Thailand frees Bahraini footballer Araibi after extradition bid dropped
A Bahraini footballer with refugee status in Australia, Hakeem al-Araibi, left a Thai jail on Monday after authorities dropped a controversial extradition case against him.
Araibi, 25, left the Bangkok remand prison shortly after state prosecutors announced Bahrain had dropped its request to extradite him, a witness told Reuters.
A Reuters witness said Araibi was seen leaving in a car and immigration officials said he was heading for the main international airport in the Thai capital.
Rights group Amnesty International, which lobbied for his release, later said Araibi had arrived at the airport.
Araibi, who fled Bahrain in 2014 and received refugee status in Australia, was arrested in November at a Bangkok airport while on a honeymoon trip following an Interpol notice issued at Bahrain's request.
Bahrain wanted Araibi, who said he faced torture if returned to Bahrain, for alleged crimes it accuses him of committing during the Arab Spring protests of 2011.
However, the Gulf nation withdrew the request, leading a Thai court to approve a motion by prosecutors to drop the case against the footballer, said Chatchom Akapin, an official in the Thai Attorney-General's office.
"There are no grounds to hold him anymore. It is his right to decide where he will go next. He is a free man," said Chatchom, the director-general of the office's international affairs department on Monday.
It was not immediately clear when or why Bahrain withdrew its request.
A Bahrain government spokesman declined to give details when asked who ordered the halt of the legal proceedings.
However, authorities in Bahrain, which has accused Araibi of crimes committed during the Arab Spring protests of 2011, said the country reaffirmed its right to pursue legal action against him.
In a statement, Bahrain's foreign ministry said it had noted the halt of legal proceedings and the verdict against the footballer remained in place.
Thailand's Ministry of Foreign Affairs said it had no comment on the case.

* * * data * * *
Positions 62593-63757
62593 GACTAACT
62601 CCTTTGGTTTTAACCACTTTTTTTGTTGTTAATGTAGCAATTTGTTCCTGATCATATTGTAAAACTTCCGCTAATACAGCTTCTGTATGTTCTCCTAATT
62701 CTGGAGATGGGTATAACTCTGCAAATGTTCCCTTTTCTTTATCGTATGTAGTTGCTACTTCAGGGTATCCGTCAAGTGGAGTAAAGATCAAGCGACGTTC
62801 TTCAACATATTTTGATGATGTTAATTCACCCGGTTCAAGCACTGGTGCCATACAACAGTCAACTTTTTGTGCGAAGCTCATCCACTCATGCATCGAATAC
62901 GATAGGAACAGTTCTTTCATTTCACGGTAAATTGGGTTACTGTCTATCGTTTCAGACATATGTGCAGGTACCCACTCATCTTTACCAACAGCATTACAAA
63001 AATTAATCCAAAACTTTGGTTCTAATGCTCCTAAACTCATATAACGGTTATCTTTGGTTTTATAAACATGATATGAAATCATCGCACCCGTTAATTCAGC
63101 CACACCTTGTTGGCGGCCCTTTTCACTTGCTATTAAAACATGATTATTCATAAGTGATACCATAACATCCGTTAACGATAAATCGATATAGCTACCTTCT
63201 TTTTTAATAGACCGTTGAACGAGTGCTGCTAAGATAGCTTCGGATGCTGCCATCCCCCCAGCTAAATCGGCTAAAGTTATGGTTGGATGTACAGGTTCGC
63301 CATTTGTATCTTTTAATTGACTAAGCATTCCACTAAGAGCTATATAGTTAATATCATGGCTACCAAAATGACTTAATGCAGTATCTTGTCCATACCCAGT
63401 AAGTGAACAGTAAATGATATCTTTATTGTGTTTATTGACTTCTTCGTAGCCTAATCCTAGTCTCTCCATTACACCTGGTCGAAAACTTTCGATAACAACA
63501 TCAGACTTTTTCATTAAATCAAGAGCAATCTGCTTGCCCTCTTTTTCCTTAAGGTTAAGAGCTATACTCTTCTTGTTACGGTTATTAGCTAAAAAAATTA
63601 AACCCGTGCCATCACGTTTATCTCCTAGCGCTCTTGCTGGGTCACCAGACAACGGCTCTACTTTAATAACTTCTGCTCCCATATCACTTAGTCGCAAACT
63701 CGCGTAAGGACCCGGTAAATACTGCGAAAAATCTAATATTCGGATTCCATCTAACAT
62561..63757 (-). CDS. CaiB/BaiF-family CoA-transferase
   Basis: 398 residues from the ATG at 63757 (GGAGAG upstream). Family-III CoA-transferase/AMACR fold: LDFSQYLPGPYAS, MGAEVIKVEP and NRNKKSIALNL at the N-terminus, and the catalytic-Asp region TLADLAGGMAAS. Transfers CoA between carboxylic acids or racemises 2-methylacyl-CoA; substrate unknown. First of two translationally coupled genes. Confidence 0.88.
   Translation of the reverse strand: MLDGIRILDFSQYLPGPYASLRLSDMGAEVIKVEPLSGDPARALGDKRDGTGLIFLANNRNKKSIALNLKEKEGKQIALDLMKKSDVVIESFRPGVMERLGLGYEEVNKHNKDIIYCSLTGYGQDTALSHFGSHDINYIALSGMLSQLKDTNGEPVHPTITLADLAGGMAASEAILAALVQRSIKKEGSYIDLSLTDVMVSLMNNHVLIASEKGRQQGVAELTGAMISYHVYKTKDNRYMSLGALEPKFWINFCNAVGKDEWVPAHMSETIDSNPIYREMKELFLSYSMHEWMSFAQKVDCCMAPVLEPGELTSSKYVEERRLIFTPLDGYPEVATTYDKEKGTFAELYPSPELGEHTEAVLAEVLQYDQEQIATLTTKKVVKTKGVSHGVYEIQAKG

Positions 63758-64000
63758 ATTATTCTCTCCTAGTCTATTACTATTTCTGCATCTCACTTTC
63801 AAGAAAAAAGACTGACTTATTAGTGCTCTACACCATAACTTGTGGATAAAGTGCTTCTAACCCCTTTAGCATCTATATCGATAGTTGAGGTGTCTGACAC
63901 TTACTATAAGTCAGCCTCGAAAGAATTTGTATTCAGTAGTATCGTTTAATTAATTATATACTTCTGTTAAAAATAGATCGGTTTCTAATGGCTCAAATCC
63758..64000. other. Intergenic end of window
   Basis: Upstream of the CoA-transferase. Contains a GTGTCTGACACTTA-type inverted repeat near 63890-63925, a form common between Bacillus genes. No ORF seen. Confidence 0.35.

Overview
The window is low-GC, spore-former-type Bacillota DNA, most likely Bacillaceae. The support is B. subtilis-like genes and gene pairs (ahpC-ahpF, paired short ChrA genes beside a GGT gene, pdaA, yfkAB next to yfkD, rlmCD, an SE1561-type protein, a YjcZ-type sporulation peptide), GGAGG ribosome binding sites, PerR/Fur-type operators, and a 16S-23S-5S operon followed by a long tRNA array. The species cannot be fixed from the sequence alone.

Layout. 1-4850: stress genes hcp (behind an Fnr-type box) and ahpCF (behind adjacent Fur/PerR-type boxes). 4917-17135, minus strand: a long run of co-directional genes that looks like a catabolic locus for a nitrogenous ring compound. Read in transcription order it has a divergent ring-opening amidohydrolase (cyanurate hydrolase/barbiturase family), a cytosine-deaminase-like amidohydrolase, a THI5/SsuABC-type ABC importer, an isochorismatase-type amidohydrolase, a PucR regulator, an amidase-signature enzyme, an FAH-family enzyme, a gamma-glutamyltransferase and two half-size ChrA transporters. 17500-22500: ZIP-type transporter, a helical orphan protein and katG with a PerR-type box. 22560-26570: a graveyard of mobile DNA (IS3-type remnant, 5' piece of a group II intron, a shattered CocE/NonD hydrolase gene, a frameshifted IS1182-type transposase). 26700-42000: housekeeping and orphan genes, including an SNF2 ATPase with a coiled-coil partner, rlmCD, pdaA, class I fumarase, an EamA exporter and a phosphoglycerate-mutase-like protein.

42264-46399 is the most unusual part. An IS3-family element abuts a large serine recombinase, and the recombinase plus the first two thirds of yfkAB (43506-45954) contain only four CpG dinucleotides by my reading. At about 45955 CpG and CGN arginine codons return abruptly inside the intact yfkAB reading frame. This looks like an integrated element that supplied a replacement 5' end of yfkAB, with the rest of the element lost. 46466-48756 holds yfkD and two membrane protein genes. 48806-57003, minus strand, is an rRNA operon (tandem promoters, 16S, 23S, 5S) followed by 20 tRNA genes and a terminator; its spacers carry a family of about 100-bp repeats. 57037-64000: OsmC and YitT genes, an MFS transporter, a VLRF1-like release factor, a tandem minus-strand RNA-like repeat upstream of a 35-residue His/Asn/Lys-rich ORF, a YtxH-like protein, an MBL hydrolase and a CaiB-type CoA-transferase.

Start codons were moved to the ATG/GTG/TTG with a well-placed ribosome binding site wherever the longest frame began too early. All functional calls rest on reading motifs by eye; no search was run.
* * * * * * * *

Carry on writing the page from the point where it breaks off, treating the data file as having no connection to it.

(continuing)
The detention of Araibi, who appeared with his feet in shackles at a court hearing last week, drew international criticism, with Australian authorities and fellow footballers urging Thailand to release him.
In the Australian capital Canberra, Prime Minister Scott Morrison welcomed the decision of the Thai government.
"We greatly respect the process that they have had to work through and we greatly appreciate their listening to the issues that have been raised by our government and many others," he told a news conference.
'Upholding international law'
"My thanks go to the wonderful people of Thailand for your support and to the Thai government for upholding international law," former Australia football captain Craig Foster, who helped lobby officials at world governing body FIFA to intervene on Araibi's behalf, said on Twitter after the news.
Monday's release follows an appeal, reported by media on Saturday, to the Thai prime minister from two Australian divers who helped save 12 Thai boys and their football coach from a flooded cave last summer.
Araibi has said he wants to return to Australia, where he has lived since 2014 and plays for a Melbourne football club.
He was convicted of vandalising a police station during 2011 anti-government protests in Bahrain and sentenced in absentia after he fled.
Araibi denies the charges, saying he was playing in a televised football match at the time of the attack.
New York-based Human Rights Watch has said Araibi was tortured by Bahraini authorities because of his brother's political activities during the 2011 protests.
Bahraini authorities deny allegations of torture.